Cancer can emerge when regulation of the cell division cycle goes awry. To better understand this process and potentially exploit targets therapeutically, our lab has focused on identifying novel factors involved in cell cycle control by examining genetic interactions within cell cycle regulatory pathways in the fission yeast Schizosaccharomyces pombe. We've since identified the FAR complex, a putative protein phosphatase 2A (PP2A) protein complex, which, when disrupted, causes profound mitotic and cytokinetic defects. We've identified an orthologous complex in human cells and it too is involved in cell cycle control and interestingly this complex appears to biochemically link centrosomes to the Golgi apparatus during cell cycle progression. The major focus of my research is to discover and understand PP2A targets regulated by the FAR complex and to further elucidate the roles of the Golgi and centrosomes as signaling platforms in cell cycle regulation. More broadly, I'm working to identify additional factors and pathways by developing and refining new screening technologies in S. pombe.
Elevated fatty acid synthesis (lipogenesis) is thought to be a required metabolic adaptation that conveys a growth advantage to a wide variety of cancer cells, but the mechanism and intermediates involved in the activation of this elevated lipogenesis remain to be clearly delineated. Our lab studies PAS kinase, a molecule that acts as both a sensor and signal transducer of cellular nutrient status. Mice lacking PAS kinase fail to develop steatosis or obesity after being fed a high fat diet, indicating that PAS kinase is required for the pathogenic elevation of lipogenesis induced by diet. As such, PASK signaling may also be required for the elevated lipogenesis observed in cancer. To test this, I am characterizing the role of PASK in lipogenesis-driven proliferation in both in vitro and in vivo cancer models.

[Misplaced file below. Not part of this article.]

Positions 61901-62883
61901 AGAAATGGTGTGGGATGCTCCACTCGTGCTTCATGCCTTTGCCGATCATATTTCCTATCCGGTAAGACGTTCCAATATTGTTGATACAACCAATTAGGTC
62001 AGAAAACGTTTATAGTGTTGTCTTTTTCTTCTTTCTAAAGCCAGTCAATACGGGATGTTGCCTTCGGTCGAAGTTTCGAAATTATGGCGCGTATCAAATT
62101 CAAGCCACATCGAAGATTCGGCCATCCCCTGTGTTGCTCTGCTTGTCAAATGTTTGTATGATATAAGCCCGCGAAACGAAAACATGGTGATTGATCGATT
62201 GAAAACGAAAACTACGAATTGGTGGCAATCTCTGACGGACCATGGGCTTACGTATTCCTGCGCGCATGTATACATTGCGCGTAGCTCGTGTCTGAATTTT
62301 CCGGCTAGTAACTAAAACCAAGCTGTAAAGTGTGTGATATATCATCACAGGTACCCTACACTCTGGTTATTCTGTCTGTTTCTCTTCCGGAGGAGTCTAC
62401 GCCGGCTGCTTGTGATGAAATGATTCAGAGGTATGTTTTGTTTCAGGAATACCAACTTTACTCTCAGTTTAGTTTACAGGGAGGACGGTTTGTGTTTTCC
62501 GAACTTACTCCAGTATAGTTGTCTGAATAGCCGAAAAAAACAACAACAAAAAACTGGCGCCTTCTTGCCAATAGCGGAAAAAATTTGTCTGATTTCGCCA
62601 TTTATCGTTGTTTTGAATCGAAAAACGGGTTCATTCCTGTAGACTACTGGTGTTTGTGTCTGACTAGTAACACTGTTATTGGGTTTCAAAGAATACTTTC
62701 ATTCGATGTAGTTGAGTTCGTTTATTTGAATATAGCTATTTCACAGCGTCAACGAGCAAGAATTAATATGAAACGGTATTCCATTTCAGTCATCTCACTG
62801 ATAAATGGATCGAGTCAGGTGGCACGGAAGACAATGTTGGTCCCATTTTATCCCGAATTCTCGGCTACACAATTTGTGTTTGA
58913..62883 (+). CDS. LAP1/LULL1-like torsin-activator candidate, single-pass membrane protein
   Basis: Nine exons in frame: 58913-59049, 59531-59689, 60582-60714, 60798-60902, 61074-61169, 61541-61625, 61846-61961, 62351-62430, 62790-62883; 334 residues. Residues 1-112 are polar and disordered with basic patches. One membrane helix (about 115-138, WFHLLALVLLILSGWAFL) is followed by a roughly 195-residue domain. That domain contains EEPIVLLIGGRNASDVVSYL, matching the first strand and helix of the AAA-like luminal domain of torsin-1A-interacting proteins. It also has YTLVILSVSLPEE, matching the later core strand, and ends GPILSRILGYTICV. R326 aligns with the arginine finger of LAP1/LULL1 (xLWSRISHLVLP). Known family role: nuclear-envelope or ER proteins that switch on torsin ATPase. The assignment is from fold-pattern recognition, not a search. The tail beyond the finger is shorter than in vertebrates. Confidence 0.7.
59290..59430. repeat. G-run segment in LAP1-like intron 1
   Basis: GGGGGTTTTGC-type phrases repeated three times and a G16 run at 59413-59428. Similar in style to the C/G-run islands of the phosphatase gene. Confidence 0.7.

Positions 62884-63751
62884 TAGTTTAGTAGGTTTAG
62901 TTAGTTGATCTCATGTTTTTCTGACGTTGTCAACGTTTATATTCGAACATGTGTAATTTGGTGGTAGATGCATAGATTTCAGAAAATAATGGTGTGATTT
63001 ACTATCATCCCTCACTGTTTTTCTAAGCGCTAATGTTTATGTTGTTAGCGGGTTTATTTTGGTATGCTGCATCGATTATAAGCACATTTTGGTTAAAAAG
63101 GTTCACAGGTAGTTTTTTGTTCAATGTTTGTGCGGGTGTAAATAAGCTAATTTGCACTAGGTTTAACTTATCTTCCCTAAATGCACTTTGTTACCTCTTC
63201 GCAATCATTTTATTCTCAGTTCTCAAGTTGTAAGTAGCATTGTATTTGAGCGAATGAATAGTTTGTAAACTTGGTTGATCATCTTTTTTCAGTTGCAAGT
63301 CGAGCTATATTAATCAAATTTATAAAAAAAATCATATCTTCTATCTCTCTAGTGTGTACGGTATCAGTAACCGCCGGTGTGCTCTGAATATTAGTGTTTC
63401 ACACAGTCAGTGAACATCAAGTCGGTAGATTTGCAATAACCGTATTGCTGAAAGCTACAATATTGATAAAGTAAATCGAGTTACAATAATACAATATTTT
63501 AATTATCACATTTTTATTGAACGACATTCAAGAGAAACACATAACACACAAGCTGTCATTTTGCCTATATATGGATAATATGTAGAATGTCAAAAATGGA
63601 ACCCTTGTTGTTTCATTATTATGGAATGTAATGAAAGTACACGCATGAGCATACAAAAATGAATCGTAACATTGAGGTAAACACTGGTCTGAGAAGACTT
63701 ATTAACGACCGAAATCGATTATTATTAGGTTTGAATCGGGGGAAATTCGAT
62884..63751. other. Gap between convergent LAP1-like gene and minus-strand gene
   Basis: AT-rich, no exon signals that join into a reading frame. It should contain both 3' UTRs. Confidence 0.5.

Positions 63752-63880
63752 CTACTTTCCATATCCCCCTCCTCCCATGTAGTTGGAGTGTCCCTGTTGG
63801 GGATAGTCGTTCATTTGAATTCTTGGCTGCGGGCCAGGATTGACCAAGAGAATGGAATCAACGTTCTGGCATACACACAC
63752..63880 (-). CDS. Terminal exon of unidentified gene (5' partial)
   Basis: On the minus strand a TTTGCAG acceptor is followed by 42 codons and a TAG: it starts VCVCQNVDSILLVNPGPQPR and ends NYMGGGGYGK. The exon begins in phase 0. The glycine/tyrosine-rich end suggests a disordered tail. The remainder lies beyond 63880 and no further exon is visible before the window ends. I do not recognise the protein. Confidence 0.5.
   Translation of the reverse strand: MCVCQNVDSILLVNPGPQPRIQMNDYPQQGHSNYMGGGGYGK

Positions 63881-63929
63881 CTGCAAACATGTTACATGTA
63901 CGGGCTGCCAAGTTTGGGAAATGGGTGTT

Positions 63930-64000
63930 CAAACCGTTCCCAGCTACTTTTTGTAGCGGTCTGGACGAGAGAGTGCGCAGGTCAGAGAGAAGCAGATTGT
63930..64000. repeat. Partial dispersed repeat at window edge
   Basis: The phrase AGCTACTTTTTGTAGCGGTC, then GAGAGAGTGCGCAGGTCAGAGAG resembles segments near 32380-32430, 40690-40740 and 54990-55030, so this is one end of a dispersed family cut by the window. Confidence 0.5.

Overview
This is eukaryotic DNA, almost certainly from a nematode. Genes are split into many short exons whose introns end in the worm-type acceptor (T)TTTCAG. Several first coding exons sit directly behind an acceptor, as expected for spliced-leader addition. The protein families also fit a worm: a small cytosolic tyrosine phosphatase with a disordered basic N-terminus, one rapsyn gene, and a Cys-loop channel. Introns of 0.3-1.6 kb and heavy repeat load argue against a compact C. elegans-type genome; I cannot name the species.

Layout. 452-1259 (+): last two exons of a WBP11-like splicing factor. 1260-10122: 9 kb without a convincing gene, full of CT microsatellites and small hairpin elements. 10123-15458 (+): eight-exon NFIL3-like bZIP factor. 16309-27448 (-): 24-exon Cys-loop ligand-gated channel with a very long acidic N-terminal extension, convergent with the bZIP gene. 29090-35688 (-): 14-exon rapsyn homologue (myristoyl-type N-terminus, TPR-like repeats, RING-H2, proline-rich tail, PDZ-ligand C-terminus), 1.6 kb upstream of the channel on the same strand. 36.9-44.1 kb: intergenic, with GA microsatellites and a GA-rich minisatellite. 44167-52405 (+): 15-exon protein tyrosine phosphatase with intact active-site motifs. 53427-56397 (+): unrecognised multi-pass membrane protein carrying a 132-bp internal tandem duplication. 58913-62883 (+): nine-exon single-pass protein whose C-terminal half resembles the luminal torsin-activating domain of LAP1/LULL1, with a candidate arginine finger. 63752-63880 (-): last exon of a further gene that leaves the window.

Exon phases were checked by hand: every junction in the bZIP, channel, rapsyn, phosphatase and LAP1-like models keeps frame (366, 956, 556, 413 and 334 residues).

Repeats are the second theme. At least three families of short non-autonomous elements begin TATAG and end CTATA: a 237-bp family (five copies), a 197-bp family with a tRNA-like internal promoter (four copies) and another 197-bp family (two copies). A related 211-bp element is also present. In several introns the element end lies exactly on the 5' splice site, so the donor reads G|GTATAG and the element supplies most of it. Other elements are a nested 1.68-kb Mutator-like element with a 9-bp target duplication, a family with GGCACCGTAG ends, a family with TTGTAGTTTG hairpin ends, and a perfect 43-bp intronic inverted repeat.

Improved understandings of the molecular mechanisms that promote metastasis are needed to develop therapies that target this deadly disease. The stages of metastasis closely resemble events that occur during formation of the vertebrate neural crest (NC), and it is therefore not surprising that genes controlling NC development are aberrantly reactivated during metastasis. The AXL receptor tyrosine kinase (RTK) is a potential therapeutic target for cancer treatment because it can promote cancer cell growth, migration and metastasis. Overexpression of AXL is observed in several cancer cell lines including NC-derived neuroblastoma and melanoma. Our studies suggest that AXL is an essential regulator of EMT during both NC development and cancer progression. We are currently using the zebrafish model to determine the critical downstream mediators of AXL and testing whether overexpression of AXL can promote tumor invasion and/or metastasis in zebrafish models of melanoma and neuroblastoma.